It was to be that monsoon’s first shower in Cuttack. On my way from Bhubaneswar, across the Mahanadi I could see the silver-grey clouds sprinkle their light on everything around. By the time I alighted in front of Chandrabhaga – Jayanta Mahapatra’s home at Tinikonia Bagicha in Cuttack, which is named after a river in Odisha – it was pouring. In the air was a smell of cow-dung, washed away by the downpour. Walking straight ahead, into the compound, I kept going until arriving at his door.
It was my first time at his home. My eyes scanned the door frame, the walls adjacent to it, the little crevices, but I could not spot an electric bell. How else could I let him know of my arrival? As I was thinking of going back, I noticed a window, which was now to my left, open. On a bed, his back to me, I could see a man reading.
I must have stood there, getting drenched in the rain, watching Jayanta Mahapatra read that day. Slowly turning the pages, unfazed and untouched by the world outside, he was scribbling on a piece of paper. A while later he rose to his feet to for a drink of water, and, sipping it, he turned and noticed me. There was concern in his voice, he didn’t want me to fall sick and catch a cold.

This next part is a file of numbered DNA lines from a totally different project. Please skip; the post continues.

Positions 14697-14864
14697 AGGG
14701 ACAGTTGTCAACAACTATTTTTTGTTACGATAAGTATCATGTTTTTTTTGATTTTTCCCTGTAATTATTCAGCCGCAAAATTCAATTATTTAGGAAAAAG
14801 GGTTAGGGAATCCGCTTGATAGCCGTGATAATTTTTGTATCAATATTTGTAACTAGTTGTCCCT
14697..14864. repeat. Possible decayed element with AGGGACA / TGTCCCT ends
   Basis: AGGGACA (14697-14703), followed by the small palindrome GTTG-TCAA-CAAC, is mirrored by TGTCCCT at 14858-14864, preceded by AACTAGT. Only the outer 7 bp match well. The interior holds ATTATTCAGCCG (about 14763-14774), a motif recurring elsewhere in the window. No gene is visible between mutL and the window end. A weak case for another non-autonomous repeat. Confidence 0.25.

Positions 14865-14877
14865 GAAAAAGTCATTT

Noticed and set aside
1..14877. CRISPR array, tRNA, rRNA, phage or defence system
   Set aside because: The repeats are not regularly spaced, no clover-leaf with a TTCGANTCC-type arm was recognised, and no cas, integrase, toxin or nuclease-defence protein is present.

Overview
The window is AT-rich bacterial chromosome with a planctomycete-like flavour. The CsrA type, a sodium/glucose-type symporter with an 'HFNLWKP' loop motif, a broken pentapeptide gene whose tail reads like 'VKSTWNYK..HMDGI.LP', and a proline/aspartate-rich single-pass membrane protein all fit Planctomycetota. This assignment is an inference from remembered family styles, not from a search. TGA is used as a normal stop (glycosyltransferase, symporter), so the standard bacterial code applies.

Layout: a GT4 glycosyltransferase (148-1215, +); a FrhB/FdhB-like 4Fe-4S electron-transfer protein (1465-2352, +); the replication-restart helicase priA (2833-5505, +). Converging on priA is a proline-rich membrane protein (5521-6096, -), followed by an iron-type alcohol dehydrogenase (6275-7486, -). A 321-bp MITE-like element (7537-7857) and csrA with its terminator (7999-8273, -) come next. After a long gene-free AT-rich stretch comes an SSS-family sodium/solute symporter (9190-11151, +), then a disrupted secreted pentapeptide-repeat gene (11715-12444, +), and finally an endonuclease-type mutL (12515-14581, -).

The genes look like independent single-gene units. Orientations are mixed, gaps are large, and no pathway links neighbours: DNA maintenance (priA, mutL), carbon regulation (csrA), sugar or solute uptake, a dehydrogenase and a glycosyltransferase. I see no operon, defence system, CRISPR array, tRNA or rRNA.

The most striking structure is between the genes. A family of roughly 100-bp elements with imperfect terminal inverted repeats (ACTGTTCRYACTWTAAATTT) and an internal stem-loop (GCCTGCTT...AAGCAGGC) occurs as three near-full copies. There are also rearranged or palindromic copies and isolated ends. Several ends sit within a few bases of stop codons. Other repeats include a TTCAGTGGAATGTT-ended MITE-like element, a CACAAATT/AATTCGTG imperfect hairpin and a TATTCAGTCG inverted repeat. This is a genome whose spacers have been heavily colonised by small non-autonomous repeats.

Later, he showed me the tiny doorbell. It had a beautiful red and black string attached to it, and it made a sound resembling a dancer’s foot in motion, which would “beckon to him to stop reading” when someone came to visit him, he told me.
A reader first
That was a definitive moment for me in the process of getting to know the man I was meeting. Even before he was a gentle heart, an old man who lived in loneliness, or a teacher, even before he was a poet, Jayanta Mahapatra was a reader with one window open to the world, welcoming any touch and every hand that sought his, and he lived life with this practice.